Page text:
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Möller, B, Hong, L, Hvelplund, F & Lonsing, R 2011, 'Offshore Wind Energy in Denmark: Scale Economies and Institutional Choice', 6th Dubrovnik Conference on Sustainable Development of Energy, Water and Environment Systems, Dubrovnik, Kroatien, 25/09/2011 - 30/09/2011.

Offshore Wind Energy in Denmark : Scale Economies and Institutional Choice. / Möller, Bernd; Hong, Lixuan; Hvelplund, Frede; Lonsing, Reinhard.

2011. Poster præsenteret på 6th Dubrovnik Conference on Sustainable Development of Energy, Water and Environment Systems, Dubrovnik, Kroatien.

Publikation: Konferencebidrag uden forlag/tidsskriftPosterForskningpeer review

TY - CONF

T1 - Offshore Wind Energy in Denmark

T2 - Scale Economies and Institutional Choice

AU - Möller, Bernd

AU - Hong, Lixuan

AU - Hvelplund, Frede

AU - Lonsing, Reinhard

PY - 2011/9

Y1 - 2011/9

N2 - Offshore wind energy has developed in terms of turbine and project size, and currently undergoes a significant up-scaling to turbines and parks at greater distance to shore and deeper waters. Expectations to the positive effect of economies of scale on power production costs, however, have not materialized as yet. On the contrary, anticipated electricity generation costs have been on the increase for each increment of technology scale. Moreover, the cost reductions anticipated for progressing along a technological learning curve have are not apparent, and it seems that not all the additional costs can be explained by deeper water, higher distance to shore, bottlenecks in supply or higher raw material costs. This paper will attempt to explain the paradox of increasing costs of offshore wind energy despite larger scales and technological development by looking at other factors: The limited availability of locations, driven by accelerating requirements of environmental concern, park size and public acceptance, is one important driver. Mounting risk of mega-projects and the infinite demand for renewable energy is another likely cause. The present paper addresses the scale of offshore wind parks for Denmark and invites to reconsider the technological and institutional choices made. Based on a continuous resource-economic model operating in a geographical information systems (GIS) environment, which describes resources, costs and area constraints in a spatially explicit way, the relation between project size, location, ownership and costs is analysed. A scenario is proposed, which aims at locally owned smaller parks that may have several economic advantages but require a greater deal of tolerance and acceptance because of higher visual impact. Higher specific costs in some areas are outweighed by lower costs in other, by reduced expectations to profit and by the distribution of risk.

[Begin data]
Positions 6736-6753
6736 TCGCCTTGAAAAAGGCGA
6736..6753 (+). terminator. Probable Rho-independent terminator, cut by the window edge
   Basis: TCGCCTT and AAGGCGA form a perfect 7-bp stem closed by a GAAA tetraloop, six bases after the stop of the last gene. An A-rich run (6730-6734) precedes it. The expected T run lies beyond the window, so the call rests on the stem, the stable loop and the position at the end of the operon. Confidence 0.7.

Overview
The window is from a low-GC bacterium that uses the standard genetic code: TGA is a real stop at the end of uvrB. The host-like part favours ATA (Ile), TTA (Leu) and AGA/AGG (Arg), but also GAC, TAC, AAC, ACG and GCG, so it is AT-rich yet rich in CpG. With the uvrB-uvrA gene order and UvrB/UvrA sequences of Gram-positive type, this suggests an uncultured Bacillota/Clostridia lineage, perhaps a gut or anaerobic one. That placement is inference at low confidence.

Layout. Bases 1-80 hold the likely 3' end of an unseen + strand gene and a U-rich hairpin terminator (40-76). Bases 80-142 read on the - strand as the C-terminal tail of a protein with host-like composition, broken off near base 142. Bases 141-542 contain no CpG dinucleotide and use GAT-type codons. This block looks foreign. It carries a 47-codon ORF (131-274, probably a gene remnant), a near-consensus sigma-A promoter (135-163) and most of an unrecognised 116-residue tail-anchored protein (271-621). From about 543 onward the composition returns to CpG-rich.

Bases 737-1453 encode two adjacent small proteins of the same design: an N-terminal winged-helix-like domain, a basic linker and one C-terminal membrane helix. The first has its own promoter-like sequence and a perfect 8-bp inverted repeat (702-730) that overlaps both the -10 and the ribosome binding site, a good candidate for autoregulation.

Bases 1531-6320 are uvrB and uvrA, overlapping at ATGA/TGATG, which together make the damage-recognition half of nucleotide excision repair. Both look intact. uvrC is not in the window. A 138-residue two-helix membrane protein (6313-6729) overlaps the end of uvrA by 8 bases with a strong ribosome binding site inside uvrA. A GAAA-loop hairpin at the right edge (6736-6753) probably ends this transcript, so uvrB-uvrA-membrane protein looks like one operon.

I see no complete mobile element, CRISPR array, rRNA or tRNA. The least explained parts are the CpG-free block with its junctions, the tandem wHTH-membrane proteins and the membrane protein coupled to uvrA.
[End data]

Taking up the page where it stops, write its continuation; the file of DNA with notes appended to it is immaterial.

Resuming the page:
AB - Offshore wind energy has developed in terms of turbine and project size, and currently undergoes a significant up-scaling to turbines and parks at greater distance to shore and deeper waters. Expectations to the positive effect of economies of scale on power production costs, however, have not materialized as yet. On the contrary, anticipated electricity generation costs have been on the increase for each increment of technology scale. Moreover, the cost reductions anticipated for progressing along a technological learning curve have are not apparent, and it seems that not all the additional costs can be explained by deeper water, higher distance to shore, bottlenecks in supply or higher raw material costs. This paper will attempt to explain the paradox of increasing costs of offshore wind energy despite larger scales and technological development by looking at other factors: The limited availability of locations, driven by accelerating requirements of environmental concern, park size and public acceptance, is one important driver. Mounting risk of mega-projects and the infinite demand for renewable energy is another likely cause. The present paper addresses the scale of offshore wind parks for Denmark and invites to reconsider the technological and institutional choices made. Based on a continuous resource-economic model operating in a geographical information systems (GIS) environment, which describes resources, costs and area constraints in a spatially explicit way, the relation between project size, location, ownership and costs is analysed. A scenario is proposed, which aims at locally owned smaller parks that may have several economic advantages but require a greater deal of tolerance and acceptance because of higher visual impact. Higher specific costs in some areas are outweighed by lower costs in other, by reduced expectations to profit and by the distribution of risk.

M3 - Poster

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Möller B, Hong L, Hvelplund F, Lonsing R. Offshore Wind Energy in Denmark: Scale Economies and Institutional Choice. 2011. Poster præsenteret på 6th Dubrovnik Conference on Sustainable Development of Energy, Water and Environment Systems, Dubrovnik, Kroatien.